Refugees are individuals who have fled their countries of origin and who meet the United Nations' criteria of having well-founded fear of persecution for reasons of race, religion, nationality, membership in particular social group, or political opinion." Each year the President of the United States authorizes the admission certain number of refugees into the country. This determination is based consultative process between Congress, the President and various federal agencies. In recent years, the US has accepted between 18,000 to 40,000 refugees per year. Before admission to the US, each refugee undergoes an extensive interviewing, screening and security clearance process. Refugees, having suffered great loss, including loss of their homes, livelihoods, possessions and oftentimes families, need assistance starting over in a new country.
Their initial needs are many: food, clothing, shelter, employment, English language training, and orientation to new community and culture. In partnership with its affiliates, the United States Catholic Bishops' Migration and Refugee Services department resettles approximately 30% of the refugees that arrive in the US each year. The Catholic refugee resettlement network includes over 100 diocesan offices across the country and in Guam and Puerto Rico. Resettling refugees provides an extraordinary opportunity for countless Americans to take an active part in offering caring and supportive environment for refugees as they begin new lives. Without volunteers and resources from the community and parishes, MRS and its affiliated diocesan resettlement offices would be unable to accomplish the tremendous task of giving refugees new hope and the opportunity to begin again.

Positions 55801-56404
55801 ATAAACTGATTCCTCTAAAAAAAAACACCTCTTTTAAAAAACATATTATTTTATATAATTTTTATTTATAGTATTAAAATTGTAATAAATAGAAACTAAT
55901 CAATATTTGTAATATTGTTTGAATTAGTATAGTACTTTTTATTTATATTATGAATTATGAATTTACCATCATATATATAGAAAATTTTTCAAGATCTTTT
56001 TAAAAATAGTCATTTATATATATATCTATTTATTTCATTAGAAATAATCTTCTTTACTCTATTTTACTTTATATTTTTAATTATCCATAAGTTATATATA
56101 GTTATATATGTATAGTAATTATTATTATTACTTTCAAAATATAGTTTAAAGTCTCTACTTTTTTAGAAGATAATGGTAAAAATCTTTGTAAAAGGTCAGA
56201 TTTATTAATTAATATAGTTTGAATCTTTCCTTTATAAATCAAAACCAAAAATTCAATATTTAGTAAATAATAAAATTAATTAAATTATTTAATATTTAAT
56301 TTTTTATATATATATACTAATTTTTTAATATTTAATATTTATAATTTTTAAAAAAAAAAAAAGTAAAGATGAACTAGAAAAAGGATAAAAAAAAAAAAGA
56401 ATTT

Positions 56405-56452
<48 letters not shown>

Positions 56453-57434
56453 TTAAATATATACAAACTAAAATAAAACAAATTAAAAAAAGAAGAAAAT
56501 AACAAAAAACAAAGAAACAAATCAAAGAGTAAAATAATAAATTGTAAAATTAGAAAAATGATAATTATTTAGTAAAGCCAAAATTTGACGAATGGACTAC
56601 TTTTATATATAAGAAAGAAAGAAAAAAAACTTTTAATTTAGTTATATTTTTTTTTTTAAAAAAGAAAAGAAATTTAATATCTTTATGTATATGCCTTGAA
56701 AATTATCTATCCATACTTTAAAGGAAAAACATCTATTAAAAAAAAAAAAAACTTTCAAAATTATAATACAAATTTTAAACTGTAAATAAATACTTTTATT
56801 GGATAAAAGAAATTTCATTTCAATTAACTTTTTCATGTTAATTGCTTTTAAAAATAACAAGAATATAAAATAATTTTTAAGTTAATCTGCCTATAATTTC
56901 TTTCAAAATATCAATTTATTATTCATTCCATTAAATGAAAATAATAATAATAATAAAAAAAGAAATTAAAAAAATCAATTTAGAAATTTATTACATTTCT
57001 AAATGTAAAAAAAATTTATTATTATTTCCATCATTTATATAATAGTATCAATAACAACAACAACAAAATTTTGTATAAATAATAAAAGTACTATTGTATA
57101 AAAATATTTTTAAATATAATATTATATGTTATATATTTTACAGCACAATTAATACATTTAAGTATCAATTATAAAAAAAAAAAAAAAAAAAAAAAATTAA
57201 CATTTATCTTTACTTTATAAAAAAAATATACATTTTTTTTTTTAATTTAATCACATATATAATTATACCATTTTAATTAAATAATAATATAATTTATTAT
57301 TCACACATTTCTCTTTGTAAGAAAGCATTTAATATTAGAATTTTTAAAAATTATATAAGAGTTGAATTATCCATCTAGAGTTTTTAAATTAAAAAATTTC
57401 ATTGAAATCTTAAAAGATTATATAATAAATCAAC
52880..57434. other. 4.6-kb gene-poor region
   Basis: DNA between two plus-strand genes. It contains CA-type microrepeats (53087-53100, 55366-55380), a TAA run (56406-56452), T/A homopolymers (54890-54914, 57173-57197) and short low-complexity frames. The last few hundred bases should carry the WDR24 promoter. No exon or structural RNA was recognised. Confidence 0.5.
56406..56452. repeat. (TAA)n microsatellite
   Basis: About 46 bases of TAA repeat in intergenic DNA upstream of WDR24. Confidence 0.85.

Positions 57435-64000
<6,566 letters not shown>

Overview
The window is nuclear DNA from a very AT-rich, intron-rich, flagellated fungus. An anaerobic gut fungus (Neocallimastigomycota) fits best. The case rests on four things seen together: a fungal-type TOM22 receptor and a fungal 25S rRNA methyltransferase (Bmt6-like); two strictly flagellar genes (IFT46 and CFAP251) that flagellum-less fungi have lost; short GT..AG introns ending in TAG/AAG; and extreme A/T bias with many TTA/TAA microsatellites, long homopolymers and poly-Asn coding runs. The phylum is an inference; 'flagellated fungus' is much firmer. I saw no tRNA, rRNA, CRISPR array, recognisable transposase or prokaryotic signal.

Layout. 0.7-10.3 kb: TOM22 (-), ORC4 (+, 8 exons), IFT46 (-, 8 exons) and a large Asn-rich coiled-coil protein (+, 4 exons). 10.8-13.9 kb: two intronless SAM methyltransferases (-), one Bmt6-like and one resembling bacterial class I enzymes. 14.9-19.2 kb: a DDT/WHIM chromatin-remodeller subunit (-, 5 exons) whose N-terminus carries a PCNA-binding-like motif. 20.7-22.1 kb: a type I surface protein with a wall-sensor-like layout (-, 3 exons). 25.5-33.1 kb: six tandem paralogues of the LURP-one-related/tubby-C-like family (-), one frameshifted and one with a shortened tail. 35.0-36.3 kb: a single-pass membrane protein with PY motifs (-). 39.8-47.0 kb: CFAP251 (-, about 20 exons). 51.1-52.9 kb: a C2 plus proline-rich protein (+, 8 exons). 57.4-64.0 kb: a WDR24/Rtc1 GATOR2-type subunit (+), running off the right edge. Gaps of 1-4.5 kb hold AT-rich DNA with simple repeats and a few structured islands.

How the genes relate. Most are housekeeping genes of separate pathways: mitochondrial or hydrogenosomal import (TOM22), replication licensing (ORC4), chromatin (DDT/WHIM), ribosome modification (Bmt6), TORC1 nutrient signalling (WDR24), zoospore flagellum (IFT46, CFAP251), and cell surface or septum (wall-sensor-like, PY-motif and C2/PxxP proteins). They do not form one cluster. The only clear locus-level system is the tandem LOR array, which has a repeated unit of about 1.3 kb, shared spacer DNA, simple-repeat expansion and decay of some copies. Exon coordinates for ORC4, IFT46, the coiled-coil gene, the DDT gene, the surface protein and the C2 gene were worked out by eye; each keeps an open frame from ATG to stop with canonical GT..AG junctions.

Help us to "welcome the stranger among us" and serve our migrant and refugee sisters and brothers by making a contribution to the National Catholic Fund for Migration and Refugee Services.
Migrants and Travelers
Migrants and travelers include people like migrant farmworkers, circus and race car workers, seafarers and others whose work and lifestyle necessitate frequent travel. These "people on the move" may be unable to participate actively in local parish community year round. Yet they and their families have the same needs for religious formation, preparation for and the reception of the sacraments, opportunities to deepen their relationship with Christ and need to be welcomed by Catholic parishes when they are in local communities.
The Catholic Church's concern for people on the move expresses itself primarily in ministry of pastoral accompaniment coordinated by the Secretariat for Cultural Diversity in the Church.